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Hum Reprod. 2011 Jan;26(1):245-52. doi: 10.1093/humrep/deq306. Epub 2010 Nov 11.

Female obesity adversely affects assisted reproductive technology (ART) pregnancy and live birth rates.

Author information

1
Department of Obstetrics, Gynecology, and Reproductive Biology, Michigan State University, East Lansing, MI 48824, USA. lukeb@msu.edu

Abstract

BACKGROUND:

Obesity has risen among women in the USA, including those seeking infertility treatments. In 2007, height and weight were added to the Society for Assisted Reproductive Technology Clinic Online Reporting System (SART CORS), permitting calculation of BMI (weight/height(2)) for the first time using this national dataset.

METHODS:

The SART CORS was used to evaluate the odds of failure to achieve a clinical intrauterine pregnancy and failure to achieve a live birth by the woman's age, BMI and oocyte source (autologous versus donor), controlling for race and ethnicity, day of embryo transfer, number of embryos transferred and infertility diagnoses. The reference population was women with normal BMI.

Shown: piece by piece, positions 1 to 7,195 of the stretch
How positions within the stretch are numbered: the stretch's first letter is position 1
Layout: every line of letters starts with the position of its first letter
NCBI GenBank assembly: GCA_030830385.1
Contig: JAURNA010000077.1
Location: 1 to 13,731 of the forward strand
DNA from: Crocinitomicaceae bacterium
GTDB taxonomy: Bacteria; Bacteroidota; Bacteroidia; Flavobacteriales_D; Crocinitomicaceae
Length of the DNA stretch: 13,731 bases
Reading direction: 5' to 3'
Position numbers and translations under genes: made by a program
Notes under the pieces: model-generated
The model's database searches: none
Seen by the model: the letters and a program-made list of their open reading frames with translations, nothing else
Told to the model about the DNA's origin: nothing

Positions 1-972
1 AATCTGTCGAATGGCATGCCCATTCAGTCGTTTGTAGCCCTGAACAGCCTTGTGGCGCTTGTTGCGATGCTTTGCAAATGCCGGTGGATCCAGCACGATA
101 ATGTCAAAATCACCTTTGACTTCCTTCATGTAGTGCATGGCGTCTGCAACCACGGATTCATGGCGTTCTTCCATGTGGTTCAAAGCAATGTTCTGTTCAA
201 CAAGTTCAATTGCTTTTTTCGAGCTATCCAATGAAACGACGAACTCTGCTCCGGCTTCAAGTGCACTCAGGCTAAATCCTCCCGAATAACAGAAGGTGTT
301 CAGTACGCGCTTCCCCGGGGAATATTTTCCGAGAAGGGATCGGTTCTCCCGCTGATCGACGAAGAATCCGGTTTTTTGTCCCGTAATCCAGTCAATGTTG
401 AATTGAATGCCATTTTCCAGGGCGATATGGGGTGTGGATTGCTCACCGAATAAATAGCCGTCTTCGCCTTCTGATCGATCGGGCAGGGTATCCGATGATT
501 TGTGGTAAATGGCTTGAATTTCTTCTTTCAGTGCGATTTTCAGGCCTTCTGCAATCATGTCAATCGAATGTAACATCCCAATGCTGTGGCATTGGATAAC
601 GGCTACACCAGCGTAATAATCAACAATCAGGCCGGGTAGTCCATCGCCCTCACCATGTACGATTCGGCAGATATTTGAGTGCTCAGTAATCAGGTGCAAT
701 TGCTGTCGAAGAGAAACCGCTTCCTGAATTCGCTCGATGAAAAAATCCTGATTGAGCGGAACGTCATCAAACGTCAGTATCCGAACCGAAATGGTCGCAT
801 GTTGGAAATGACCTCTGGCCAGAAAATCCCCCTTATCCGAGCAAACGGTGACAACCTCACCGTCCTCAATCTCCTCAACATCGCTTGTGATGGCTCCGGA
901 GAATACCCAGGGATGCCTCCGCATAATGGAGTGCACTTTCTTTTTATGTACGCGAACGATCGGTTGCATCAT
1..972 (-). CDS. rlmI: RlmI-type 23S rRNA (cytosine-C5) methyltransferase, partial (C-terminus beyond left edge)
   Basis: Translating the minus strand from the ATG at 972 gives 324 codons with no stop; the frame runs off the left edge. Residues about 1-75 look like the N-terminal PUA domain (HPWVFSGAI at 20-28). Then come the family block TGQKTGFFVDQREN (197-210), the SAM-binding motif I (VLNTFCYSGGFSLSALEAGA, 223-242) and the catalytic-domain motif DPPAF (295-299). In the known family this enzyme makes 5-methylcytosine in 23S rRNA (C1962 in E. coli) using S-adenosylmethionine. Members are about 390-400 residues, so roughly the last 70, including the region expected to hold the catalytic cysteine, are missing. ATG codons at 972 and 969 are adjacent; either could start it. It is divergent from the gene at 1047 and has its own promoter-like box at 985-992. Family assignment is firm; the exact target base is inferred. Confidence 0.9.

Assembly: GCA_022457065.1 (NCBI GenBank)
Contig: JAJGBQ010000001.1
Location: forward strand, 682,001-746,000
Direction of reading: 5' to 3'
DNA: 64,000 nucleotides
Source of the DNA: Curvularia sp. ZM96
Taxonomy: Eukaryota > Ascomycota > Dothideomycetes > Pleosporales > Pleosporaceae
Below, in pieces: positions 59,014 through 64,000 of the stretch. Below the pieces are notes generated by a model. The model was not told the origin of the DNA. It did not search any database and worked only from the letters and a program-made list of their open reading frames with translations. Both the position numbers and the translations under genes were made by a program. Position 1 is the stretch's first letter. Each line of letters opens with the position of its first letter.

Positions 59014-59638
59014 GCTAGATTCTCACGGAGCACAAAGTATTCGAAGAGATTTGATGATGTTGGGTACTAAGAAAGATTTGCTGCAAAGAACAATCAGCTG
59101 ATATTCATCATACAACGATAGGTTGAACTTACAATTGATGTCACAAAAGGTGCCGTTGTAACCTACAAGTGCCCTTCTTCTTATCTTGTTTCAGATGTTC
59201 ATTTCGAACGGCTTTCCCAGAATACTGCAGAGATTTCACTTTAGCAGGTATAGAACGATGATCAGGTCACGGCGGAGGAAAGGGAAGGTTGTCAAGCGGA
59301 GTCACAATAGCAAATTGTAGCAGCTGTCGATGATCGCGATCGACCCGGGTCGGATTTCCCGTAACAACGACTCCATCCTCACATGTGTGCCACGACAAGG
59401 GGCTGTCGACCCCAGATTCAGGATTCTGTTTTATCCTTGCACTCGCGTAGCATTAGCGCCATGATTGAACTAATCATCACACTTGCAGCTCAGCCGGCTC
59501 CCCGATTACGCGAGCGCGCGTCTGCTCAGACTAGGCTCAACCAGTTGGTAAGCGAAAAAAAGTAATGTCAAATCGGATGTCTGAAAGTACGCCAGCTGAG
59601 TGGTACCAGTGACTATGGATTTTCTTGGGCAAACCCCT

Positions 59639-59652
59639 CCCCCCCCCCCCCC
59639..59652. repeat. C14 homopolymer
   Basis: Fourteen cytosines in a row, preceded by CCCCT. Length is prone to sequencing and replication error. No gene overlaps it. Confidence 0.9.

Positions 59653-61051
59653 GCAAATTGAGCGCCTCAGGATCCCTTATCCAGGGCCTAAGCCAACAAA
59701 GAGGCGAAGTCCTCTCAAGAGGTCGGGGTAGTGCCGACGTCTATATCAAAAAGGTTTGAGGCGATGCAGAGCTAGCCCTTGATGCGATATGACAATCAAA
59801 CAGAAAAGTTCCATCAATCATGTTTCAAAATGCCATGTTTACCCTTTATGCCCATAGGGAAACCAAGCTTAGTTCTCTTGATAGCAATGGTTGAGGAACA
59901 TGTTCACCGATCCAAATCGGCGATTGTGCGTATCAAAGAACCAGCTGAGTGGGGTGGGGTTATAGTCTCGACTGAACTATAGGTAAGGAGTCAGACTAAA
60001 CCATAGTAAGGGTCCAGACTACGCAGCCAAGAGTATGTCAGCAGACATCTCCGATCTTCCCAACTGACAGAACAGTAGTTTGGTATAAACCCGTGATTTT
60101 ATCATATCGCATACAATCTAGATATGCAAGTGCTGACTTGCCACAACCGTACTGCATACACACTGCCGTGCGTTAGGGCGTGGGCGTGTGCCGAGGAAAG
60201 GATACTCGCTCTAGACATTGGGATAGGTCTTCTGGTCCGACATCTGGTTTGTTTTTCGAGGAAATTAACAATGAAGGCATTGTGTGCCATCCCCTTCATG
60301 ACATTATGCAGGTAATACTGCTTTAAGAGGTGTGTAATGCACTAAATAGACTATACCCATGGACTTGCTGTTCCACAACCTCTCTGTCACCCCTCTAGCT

RESULTS:

There were 45 163 ART embryo transfers where maternal height and weight were recorded. Increasing obesity was associated with a significant rise in failure to achieve a clinical pregnancy with the use of autologous oocytes (P< 0.0001), but no difference with the use of donor oocytes. Among women using autologous oocytes who did conceive, failure to achieve a live birth increased with increasing obesity, to a greater extent among women <35 years of age.

CONCLUSIONS:

Higher BMI is associated with an increased failure to achieve a clinical intrauterine gestation; this risk was overcome with the use of donor oocytes. Failure to achieve a live birth increases with higher BMI, significantly with the use of autologous oocytes (P< 0.0001), and to a greater extent among women <35 years of age (P< 0.0001).

PMID:
21071489
DOI:
10.1093/humrep/deq306
[Indexed for MEDLINE]

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